This week's Tactics Tuesday asks the question, how critical is staff collaboration to effective internal communication? Practising internal communication to the highest professional standards creates a momentum and an energy that is very potent. But pressing deadlines and endless rounds of sign-off can suck the life out of the best of us. When I was managing a 60-person internal communications team for one of Australia's largest banks, I aimed to instil and uphold the highest standards of communication excellence through staff collaboration. Collaboration was one of our values, and the team lifted to the hilt.
They gave freely of their own time to brainstorm with their colleagues. They stayed back after work on their own time, to help colleagues who were up against tight deadlines and they volunteered to act as a critical second eye in the review of colleagues' work. As a result, we found it much easier to practise communications to higher standards when it was an ethos that our brains embraced, too. As a result, the team built a solid reputation for communication excellence, and this had two effects. The first was that it established a strong level of trust between the team and the managers who we supported, and we found it, then, much easier to persuade those managers around a recommended course of action.
For example, we persuaded the bank CEO to conduct a speed networking session for one of his people leaders forums. Now, this was a risky venture, because speed networking is a bit like speed dating on corporate steroids, but it was an outstanding success, in that it provided a clear line of sight for managers between what each of them did and the bank's overarching purpose. The second effect of practising staff collaboration for communication excellence was that the internal communications team became a very desirable place to work, and I found it even easier to then attract and recruit other excellent members to the team. Collaboration is a pathway to organizational excellence along which internal communicators can lead the way by showing what it means in practice, and everyone benefits. It's not just collaboration within the internal communications team that's important, but equally, collaboration between the internal communications team and a business partner that it either works with or serves, such as HR and IT.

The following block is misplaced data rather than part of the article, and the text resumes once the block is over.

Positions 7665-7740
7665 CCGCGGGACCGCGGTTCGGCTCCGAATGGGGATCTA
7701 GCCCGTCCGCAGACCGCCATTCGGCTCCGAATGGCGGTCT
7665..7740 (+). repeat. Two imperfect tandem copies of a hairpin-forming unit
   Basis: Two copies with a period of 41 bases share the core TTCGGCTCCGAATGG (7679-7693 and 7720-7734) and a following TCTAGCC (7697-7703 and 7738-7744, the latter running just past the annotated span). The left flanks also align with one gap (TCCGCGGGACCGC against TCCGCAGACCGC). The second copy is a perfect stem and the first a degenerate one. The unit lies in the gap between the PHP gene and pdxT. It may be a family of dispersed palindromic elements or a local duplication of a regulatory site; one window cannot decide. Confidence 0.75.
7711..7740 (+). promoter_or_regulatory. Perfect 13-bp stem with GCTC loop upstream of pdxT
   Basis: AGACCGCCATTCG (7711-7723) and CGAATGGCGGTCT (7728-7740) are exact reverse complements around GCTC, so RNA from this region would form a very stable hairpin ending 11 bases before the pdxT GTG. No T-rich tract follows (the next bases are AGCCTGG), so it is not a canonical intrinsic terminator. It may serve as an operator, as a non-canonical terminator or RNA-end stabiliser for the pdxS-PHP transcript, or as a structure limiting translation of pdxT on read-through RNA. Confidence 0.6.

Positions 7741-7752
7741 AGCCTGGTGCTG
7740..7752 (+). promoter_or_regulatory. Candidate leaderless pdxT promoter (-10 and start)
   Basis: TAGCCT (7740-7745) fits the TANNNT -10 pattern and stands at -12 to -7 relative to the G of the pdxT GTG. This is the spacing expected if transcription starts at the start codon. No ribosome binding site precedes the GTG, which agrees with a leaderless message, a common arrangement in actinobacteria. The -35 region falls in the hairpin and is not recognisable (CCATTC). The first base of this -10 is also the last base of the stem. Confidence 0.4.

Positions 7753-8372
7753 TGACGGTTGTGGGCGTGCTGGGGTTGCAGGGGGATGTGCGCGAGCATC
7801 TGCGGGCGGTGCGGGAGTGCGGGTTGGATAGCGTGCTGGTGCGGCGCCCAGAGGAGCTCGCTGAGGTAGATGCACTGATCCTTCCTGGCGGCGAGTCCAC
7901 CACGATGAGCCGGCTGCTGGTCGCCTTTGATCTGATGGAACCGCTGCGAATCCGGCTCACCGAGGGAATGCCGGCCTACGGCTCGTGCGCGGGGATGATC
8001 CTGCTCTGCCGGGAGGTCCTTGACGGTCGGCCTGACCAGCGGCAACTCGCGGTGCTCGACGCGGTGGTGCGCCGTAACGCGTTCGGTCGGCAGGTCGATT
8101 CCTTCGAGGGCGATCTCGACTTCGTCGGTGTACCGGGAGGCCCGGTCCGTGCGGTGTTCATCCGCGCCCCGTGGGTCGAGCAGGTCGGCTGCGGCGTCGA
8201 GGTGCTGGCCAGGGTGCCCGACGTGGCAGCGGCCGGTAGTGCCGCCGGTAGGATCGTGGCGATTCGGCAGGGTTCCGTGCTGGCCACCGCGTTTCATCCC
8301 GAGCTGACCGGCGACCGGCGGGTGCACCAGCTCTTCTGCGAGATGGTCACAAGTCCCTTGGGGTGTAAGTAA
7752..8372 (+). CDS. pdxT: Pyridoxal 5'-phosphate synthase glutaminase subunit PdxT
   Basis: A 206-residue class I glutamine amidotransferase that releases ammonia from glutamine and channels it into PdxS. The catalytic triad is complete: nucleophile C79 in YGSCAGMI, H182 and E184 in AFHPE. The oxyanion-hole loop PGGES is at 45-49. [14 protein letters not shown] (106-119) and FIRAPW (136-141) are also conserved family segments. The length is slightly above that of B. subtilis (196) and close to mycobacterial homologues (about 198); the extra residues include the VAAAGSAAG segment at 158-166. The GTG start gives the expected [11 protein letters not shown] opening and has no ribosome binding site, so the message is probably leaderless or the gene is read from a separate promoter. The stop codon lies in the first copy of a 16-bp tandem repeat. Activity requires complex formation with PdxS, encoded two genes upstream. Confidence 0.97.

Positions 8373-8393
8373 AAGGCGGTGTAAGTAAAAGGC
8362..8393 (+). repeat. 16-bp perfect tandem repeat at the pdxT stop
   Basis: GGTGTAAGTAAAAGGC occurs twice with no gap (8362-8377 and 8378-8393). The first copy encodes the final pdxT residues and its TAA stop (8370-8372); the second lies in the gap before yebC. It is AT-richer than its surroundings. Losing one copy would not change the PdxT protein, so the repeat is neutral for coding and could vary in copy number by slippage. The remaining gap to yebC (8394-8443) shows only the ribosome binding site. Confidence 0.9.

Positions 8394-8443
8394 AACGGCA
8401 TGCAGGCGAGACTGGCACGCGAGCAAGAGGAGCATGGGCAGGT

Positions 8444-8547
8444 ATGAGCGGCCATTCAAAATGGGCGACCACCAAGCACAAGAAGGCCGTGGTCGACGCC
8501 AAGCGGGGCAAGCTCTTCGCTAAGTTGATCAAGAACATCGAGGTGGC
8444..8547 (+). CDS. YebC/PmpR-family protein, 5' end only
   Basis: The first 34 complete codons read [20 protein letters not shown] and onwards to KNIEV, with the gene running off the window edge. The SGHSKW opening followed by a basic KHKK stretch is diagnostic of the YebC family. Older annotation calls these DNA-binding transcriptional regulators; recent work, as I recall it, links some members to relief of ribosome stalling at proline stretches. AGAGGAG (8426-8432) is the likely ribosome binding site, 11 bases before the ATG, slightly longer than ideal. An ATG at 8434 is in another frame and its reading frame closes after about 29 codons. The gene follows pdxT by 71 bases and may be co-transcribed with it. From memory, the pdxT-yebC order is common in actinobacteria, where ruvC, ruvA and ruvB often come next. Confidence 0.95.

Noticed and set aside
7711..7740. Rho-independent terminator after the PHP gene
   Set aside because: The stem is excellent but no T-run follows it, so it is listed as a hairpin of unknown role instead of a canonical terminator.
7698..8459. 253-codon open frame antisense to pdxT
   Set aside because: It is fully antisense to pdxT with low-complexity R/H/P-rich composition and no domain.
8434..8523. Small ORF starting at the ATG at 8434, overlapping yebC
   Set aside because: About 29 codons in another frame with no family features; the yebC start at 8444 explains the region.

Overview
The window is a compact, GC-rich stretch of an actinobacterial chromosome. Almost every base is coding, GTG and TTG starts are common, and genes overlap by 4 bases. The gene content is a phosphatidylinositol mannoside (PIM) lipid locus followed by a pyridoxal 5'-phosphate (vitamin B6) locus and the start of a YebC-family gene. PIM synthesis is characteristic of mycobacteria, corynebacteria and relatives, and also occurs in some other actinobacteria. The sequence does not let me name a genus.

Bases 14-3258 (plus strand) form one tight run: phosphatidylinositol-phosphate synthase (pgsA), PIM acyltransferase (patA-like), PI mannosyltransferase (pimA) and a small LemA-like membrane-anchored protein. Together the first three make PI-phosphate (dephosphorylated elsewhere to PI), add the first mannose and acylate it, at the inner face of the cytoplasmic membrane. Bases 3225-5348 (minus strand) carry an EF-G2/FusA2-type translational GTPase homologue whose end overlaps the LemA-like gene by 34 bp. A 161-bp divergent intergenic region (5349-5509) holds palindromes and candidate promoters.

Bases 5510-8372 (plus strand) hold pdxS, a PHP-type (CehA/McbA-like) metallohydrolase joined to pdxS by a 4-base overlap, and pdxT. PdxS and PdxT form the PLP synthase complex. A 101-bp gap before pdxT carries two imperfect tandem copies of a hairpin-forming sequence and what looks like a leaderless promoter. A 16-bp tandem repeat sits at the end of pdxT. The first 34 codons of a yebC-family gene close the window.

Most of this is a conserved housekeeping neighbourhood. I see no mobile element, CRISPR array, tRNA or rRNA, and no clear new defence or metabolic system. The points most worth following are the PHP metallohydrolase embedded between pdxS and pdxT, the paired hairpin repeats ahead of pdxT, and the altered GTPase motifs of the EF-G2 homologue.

Whenever I hear of an IC team that's fallen out with the HR department - I recall once an IC practitioner proudly telling me that the IC team didn't speak with the HR department - well, when I hear that, then I know without any shadow of a doubt that internal communications in that organization is in serious trouble. That's my tactic for this Tuesday. Staff collaboration is a critical aspect of effective internal communications. What do you think? Do you think internal communicators lead the way on what staff collaboration means in practice, that the happy outcomes are consistent messages, and an aligned approach? Well, that's it for this Tuesday. I look forward to seeing you again soon. Until then, happy communicating.
Lorri Lennon is an award-winning advisor, trainer and author in leadership communication. She has 20 years’ experience managing communications for large global organisations.
Lorri conducts master classes to help participants maximise their communications ROI.
Mariska Mannes is an experienced communication consultant. She holds a Master of Management majoring in Communication, which allows her to bring a blend of qualification and practical experiences to her training programmes. Her expertise is in business and cross cultural communication and behaviour. For more information visit Mariska's LinkedIn profile.